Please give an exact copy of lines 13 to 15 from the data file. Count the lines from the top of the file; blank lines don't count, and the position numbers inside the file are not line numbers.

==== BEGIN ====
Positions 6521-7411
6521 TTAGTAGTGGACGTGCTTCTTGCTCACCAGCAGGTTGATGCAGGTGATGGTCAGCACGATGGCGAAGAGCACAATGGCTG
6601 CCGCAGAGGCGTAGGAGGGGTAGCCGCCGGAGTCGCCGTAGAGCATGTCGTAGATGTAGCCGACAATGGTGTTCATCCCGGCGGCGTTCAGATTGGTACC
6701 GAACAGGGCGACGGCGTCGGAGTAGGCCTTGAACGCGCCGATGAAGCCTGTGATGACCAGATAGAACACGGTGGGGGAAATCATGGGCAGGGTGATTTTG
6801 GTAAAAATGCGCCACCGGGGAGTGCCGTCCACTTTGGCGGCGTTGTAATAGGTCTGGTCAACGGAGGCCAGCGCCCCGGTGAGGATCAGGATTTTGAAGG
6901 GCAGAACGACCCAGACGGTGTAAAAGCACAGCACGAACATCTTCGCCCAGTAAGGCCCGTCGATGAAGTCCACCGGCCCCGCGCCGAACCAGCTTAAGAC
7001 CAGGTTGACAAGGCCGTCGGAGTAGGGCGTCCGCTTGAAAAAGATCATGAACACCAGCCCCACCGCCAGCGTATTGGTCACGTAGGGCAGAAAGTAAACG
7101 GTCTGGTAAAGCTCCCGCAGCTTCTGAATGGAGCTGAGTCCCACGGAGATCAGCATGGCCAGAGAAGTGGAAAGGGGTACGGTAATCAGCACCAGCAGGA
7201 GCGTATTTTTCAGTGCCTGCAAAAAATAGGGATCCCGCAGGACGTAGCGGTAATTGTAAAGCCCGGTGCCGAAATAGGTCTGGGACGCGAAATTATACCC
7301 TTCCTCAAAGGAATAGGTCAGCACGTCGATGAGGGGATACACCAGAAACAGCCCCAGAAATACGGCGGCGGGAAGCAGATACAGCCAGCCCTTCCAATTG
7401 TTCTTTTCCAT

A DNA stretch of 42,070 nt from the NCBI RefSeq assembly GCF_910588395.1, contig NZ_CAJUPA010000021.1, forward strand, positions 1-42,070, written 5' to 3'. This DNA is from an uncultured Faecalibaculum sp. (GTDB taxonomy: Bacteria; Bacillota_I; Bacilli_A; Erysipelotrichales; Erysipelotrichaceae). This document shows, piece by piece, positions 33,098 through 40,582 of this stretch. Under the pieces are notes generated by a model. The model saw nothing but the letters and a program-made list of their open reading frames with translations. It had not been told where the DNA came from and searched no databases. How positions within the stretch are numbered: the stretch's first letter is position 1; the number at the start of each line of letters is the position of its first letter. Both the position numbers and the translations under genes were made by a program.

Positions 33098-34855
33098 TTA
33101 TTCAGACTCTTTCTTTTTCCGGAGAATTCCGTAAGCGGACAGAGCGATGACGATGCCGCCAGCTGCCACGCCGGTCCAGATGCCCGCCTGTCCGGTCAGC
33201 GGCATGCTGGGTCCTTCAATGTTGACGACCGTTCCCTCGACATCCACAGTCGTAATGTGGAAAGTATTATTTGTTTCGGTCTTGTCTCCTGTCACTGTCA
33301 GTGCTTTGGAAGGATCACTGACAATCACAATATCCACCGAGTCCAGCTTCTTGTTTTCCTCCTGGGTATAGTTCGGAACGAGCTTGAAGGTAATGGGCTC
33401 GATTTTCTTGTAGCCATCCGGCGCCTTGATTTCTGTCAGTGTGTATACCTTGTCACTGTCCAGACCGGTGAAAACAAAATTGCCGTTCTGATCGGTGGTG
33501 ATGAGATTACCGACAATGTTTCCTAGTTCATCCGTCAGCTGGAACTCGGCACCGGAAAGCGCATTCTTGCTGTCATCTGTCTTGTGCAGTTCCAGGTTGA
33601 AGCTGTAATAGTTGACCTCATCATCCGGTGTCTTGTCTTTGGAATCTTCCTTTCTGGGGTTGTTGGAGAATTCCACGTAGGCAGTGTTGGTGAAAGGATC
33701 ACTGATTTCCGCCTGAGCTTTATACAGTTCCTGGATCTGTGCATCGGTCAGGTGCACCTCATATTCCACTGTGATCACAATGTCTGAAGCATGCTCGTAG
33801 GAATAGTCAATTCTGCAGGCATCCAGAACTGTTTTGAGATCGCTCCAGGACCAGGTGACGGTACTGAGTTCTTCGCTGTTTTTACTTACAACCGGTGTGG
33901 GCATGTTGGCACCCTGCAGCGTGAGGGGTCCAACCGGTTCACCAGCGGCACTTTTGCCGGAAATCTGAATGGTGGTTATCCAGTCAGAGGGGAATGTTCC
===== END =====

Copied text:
Positions 33098-34855
33098 TTA
33101 TTCAGACTCTTTCTTTTTCCGGAGAATTCCGTAAGCGGACAGAGCGATGACGATGCCGCCAGCTGCCACGCCGGTCCAGATGCCCGCCTGTCCGGTCAGC